At the time I wrote that first book, Circle, Coven & Grove, I knew a few folks who wrote, none of whom had been published (except my father, who has three nonfiction books about his specialty). My mother, a gifted writer in her own right and the best line editor I've ever met, read the manuscript before I sent it out, which resulted in a polished book (with a lot fewer commas) that needed virtually no in-house editing from Llewellyn at all.

Which was great, but I decided that if I was going to seriously try to have a writing career (and I was--that first book not only got me hooked on being published, it proved that I could actually FINISH A DAMNED BOOK, in which case I had no excuses not to work on a novel), I needed to figure out how the business worked.

So I set out to do some research, and also to purposely stalk follow authors online who I liked and admired. I thought I might learn something from them, and also perhaps make a few connections that would be useful.

Smartest thing I ever did in my life.

Not just because many authors talk on their blogs (and Facebook and Twitter) about the writing biz, although that is certainly part of it. I learned more about agents, editors, the craft of writing, and the joys and pitfalls of the publishing world than I could ever have dreamed to. And won a few free books along the way :-)

But mostly because I made some of the best friends a writer could hope to have. It turns out that the Biz is full of smart, funny, warm, generous people--many of whom take time and energy they really can't spare from their own writing to mentor those who are following in their footsteps.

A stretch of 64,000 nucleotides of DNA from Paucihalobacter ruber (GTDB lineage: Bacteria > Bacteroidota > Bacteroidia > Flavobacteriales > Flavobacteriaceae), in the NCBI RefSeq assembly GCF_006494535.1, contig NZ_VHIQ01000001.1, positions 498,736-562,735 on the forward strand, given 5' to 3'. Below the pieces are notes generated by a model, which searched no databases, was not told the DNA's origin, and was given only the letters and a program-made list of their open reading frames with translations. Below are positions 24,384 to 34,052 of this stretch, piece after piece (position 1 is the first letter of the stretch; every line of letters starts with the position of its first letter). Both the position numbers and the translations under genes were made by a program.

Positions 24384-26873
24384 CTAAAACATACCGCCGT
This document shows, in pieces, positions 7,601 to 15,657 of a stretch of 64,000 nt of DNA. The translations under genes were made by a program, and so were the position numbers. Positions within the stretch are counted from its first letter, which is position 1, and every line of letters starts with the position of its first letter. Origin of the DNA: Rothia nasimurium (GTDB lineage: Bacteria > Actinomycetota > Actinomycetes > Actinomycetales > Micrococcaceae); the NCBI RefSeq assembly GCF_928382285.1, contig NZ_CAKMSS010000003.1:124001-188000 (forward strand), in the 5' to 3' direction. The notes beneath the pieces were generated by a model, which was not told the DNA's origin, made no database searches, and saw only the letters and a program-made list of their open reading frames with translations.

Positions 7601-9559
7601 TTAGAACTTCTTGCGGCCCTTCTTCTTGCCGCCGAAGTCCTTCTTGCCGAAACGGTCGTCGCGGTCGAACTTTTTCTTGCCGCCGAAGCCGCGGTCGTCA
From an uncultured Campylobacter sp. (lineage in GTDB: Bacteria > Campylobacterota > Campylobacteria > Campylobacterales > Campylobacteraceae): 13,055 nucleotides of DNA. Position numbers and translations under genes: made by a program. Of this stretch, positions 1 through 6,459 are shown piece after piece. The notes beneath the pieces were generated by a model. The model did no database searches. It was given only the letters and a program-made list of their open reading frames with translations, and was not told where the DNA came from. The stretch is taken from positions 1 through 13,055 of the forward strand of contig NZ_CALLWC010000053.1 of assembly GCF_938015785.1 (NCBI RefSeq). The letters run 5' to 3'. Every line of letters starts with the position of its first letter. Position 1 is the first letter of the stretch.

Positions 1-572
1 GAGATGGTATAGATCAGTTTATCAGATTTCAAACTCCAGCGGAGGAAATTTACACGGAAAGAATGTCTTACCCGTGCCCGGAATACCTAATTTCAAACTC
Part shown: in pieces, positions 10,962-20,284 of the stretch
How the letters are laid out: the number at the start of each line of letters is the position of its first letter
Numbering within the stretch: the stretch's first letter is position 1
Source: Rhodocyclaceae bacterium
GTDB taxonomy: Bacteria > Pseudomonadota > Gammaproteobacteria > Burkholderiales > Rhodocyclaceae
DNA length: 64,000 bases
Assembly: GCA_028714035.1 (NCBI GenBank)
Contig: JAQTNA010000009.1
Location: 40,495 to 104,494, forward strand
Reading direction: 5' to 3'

During the long 8 year slog from "I think I'll write a novel" to "OMG I got a book deal!," sometimes the only thing that kept me from giving up was the encouragement and support from these fabulous authors (and a few fabulous agents who didn't sign me, but stayed in my corner nonetheless). They gave me pointers, hooked me up with useful people, and sometimes just repeated over and over, "SOMEDAY IT WILL HAPPEN. HANG IN THERE. YOU CAN DO IT."

I could write out a whole list of names of people you should stalk follow if you are an aspiring author, but here are a few of the folks who helped me the most, and who are always generous and smart and kind when dealing with those who are following in their footsteps. If you're going to stalk follow anyone (and support them by buying their books, of course), you want to include Candace Havens (who has practically made a career out of helping other writers), Jim C. Hines, Lucienne Diver, Alex Bledsoe, Annette Blair, C. E. Murphy, Jennifer Crusie, Lani Diane Rich (whose Story Wonk podcast is an education in itself), and Heather Long.

These folks are just the tip of the iceberg, of course. I suggest starting with the authors you like and admire, and who write the kind of books you want to write. People who don't hesitate to share their experiences and their advice. You can learn a lot from a writer. But even better, writers make the best cheering section in the world.

And sometimes, if you're as lucky as I am, the very best friends.